News & Notes - Alexander Not Ready Yet

Running back Shaun Alexander could miss a couple more games while his broken foot heals, although the league MVP is feeling good. "If you would talk to him, he would say, 'Hey, put me in,'" coach Mike Holmgren said Monday. "But that's not how it works with this type of injury."

The Seahawks finally got their running game going in the second half of their 30-28 victory over the Rams on Sunday. It wasn't pretty and the production was sporadic, but backup Maurice Morris made just enough plays for the offense to have balance.

Morris is finding out what Alexander learned earlier this season: Seattle's blocking isn't what it was last season. The big question is how much better Alexander will fare when he is healthy. He had been playing with the foot injury since the season opener.

The team doesn't want to risk further injury.

"It appears as though it will be a couple more weeks," Holmgren said. "I met with him today and he's feeling great and really is champing at the bit to come back. Thinks he could practice.

"In meeting with the doctors and trainers, they took some more pictures, it is healing up, it's right on schedule, but they are going to play it safe. He probably won't be ready to go this week."
Alexander described himself as a quick healer.

"With that type of injury, even though some players are known as fast healers on different types of injuries, the bone really has to knit and the crack has to knit," Holmgren said. "I'm not so sure there is a lot of difference between players that way.

"When doctors say this type of injury takes 'X' amount of weeks -- even though a player may feel as though he is ready to play, and some people have put players out on the field a little earlier -- in Shaun's case, because he is a running back and because we can't afford to have him re-injure that if we can avoid it, we're going to err on the side of caution."

NOTES, QUOTES

--There was no teary-eyed reunion between Seahawks coach Mike Holmgren and former linebacker Isaiah Kacyvenski, now with the Rams. Holmgren wasn't happy when Kacyvenski signed with the Rams instead of coming back to the Seahawks, who released him to add depth at running back before the team's Oct. 1 game at Chicago.

"I'm sure I'll see him down the road somewhere and be able to shake his hand," Kacyvenski said after Seattle's 30-28 victory in St. Louis on Sunday. Kacyvenski was one of the Seahawks' special-teams captains at the time of his release.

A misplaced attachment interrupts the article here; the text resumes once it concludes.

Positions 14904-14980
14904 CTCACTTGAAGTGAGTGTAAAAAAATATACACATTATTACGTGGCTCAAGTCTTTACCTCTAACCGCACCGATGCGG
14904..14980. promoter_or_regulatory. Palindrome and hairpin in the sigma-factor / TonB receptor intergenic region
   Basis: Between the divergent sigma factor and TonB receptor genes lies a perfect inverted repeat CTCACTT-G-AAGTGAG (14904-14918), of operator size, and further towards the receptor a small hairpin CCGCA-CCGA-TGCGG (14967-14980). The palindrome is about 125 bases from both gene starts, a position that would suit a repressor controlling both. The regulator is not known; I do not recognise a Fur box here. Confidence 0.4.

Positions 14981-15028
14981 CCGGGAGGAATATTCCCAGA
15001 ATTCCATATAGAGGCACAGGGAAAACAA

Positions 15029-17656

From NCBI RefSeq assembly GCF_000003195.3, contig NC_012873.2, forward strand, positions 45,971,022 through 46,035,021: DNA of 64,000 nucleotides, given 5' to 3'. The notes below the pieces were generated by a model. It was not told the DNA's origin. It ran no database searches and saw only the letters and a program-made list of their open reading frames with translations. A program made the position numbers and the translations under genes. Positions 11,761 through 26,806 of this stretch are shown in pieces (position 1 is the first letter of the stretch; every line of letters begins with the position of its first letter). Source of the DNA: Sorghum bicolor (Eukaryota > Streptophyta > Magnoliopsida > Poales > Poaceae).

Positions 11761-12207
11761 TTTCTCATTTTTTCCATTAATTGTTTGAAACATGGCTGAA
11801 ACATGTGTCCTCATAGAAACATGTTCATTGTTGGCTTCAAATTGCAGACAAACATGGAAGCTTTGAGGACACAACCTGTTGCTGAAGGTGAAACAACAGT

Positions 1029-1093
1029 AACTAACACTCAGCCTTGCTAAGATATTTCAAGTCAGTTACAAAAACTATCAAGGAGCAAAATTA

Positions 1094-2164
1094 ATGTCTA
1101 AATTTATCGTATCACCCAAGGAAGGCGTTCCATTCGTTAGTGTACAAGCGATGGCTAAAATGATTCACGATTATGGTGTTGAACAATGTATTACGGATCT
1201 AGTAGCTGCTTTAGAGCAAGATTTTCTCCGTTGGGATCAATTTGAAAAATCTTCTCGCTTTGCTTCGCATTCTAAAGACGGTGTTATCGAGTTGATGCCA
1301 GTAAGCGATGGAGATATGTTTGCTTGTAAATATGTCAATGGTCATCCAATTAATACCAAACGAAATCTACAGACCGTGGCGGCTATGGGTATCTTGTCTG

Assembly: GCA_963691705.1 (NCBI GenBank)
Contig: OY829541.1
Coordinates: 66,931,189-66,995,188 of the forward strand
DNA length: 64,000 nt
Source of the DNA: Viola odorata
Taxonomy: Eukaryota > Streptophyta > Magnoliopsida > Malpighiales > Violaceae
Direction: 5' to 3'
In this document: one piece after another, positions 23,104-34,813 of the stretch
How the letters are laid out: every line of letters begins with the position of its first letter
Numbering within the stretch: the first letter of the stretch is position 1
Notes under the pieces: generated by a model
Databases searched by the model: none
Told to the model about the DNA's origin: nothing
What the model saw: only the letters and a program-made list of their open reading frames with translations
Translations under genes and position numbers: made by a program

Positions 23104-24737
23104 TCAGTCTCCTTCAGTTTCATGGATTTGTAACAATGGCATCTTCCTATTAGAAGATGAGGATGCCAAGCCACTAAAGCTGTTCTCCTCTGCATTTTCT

"The whole thing with 'Kaz,' the way it all went down, was a little bit of a distraction for our players -- for me for sure -- because of what I think of Kaz and what he means to our team," Seattle quarterback Matt Hasselbeck said. "I tried my best to block that out and focus on playing their defense. I really wish him all the best and wish him well and I'm happy he's found a spot here in St. Louis where they seem like they want him and they're excited to have him."

Kacyvenski had a chance to catch up with long-time friends on the field after the game.

"After the game, everyone -- pretty much it felt like the whole team -- came up and had good things to say," Kacyvenski said.

--Kicker Josh Brown came within two uprights of a perfect performance against the Rams. He made kicks from 54, 49 and 49 yards, but a 34-yard try bounced off the left upright, then the right one before falling short. Rookie holder Ryan Plackemeier took the fall for the lone miss.

"Blame it on the hold," Plackemeier said while Brown addressed the play with reporters following the game. "I didn't get the laces around."

Brown continued answering the question. "For whatever reason, we didn't make it," the fourth-year kicker said. "I didn't get the laces around," Plackemeier persisted.

Brown never did push the blame onto his holder. But he did seem to appreciate Plackemeier's input. "I don't have to do my own interviews now," Brown said.

PLAYER NOTES